Seniors’ Council Meeting Explores Why Humans are at Risk for Disease and How to Reduce Risk

Whereas the 19th century was dominated by infectious diseases such as tuberculosis and pneumonia, the 20th century saw an emergence, and then overwhelming domination, of what has been termed the “metabolic” diseases.  Obesity increased from a prevalence in 1900 of 1 percent of adults to over 40 percent of adults today.  Likewise, type 2 diabetes increased from just 1 case per 50,000 individuals to one in eight people today.  The epidemic rise of these two conditions has also been accompanied by a remarkable rise in the frequency of hypertension, heart disease, fatty liver, chronic kidney diseases, and Alzheimer’s disease.  What is especially interesting is that these conditions tend to cluster in individuals, suggesting some underlying common risk factors for their development.

The classical thinking has been that these diseases reflect our success as a species, as we have been so successful with our technologies that we no longer need to exercise, and that with the grocery stores filled with readily available food, we can simply overindulge on a daily basis.  Too much food and too little exercise must follow the laws of physics— the excess energy from calories are stored as fat, and it is the reason we are becoming fat and diabetic. Unfortunately, if it was simply a matter of just changing our habits, it would seem to not be that difficult to reverse obesity. However, if one looks at the hundreds of books, podcasts, programs, diet companies, etc, that are in the market, it is apparent that preventing and or reversing these conditions remains a difficult task.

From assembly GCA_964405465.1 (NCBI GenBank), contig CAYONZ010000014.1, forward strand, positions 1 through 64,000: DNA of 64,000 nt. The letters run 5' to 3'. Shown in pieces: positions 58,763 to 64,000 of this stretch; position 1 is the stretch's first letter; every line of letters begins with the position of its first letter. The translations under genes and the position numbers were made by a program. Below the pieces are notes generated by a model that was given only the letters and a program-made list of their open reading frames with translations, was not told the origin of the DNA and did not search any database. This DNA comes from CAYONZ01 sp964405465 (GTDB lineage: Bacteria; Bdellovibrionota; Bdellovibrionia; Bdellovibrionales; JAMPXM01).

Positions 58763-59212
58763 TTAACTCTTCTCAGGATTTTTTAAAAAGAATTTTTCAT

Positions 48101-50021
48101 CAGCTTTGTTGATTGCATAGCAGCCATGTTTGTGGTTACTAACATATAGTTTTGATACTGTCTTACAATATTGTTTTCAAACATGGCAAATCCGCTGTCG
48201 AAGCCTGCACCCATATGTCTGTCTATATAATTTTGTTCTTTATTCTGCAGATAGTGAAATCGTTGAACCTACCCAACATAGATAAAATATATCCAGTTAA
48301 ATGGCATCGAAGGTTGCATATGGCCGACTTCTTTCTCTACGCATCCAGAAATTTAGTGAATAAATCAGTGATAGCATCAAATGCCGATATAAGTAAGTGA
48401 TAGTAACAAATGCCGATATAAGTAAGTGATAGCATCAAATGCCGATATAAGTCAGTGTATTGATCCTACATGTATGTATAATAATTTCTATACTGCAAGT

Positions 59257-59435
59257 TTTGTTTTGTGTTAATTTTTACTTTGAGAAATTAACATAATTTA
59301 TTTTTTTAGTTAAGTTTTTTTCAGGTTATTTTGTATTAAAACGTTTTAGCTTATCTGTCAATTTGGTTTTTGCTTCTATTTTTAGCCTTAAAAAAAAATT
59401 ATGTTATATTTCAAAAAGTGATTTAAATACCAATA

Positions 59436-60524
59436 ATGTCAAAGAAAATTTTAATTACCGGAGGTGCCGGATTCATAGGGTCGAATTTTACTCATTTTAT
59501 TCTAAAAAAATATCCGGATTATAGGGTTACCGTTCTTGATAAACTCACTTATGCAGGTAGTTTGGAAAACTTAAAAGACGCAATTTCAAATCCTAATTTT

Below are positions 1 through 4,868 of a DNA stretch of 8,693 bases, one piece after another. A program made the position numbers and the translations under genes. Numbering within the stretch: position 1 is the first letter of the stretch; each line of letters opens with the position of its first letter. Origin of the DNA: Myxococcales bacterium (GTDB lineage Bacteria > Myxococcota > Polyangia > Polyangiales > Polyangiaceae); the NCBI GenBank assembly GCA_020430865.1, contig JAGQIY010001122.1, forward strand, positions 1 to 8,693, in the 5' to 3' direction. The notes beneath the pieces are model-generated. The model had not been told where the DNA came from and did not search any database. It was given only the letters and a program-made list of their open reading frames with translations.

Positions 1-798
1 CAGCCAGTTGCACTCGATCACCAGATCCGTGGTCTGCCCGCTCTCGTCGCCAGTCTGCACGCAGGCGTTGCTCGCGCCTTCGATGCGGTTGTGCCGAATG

We then discovered that there is only one nutrient that activates this biological switch.  Our discovery and the fact that we can get (or make) this nutrient from a variety of foods, including foods that contain sugar or high fructose corn syrup, from starchy foods, from salty foods, and from certain types of meats is life-changing. The net effect is that there are ways we can help prevent,  and even reverse, these serious metabolic conditions. Details will be presented at the January Seniors’ Council of Douglas County meeting on Thursday, January 4 beginning at 10 am.  Check the Seniors’ Council website for location TBA.

Dr Richard Johnson is a Professor of Medicine at the University of Colorado. He has made major research contributions to understanding the cause of obesity and diabetes and has been funded by the National Institutes of Health since the 1980s. He has published over 800 research articles and reviews and has lectured in over 45 countries, and he is one of the highest-cited scientists in the world. 

The Seniors’ Council of Douglas County advocates for, educates, and engages older adults.  Meetings are free and open to the public.  For up-to-date details go to

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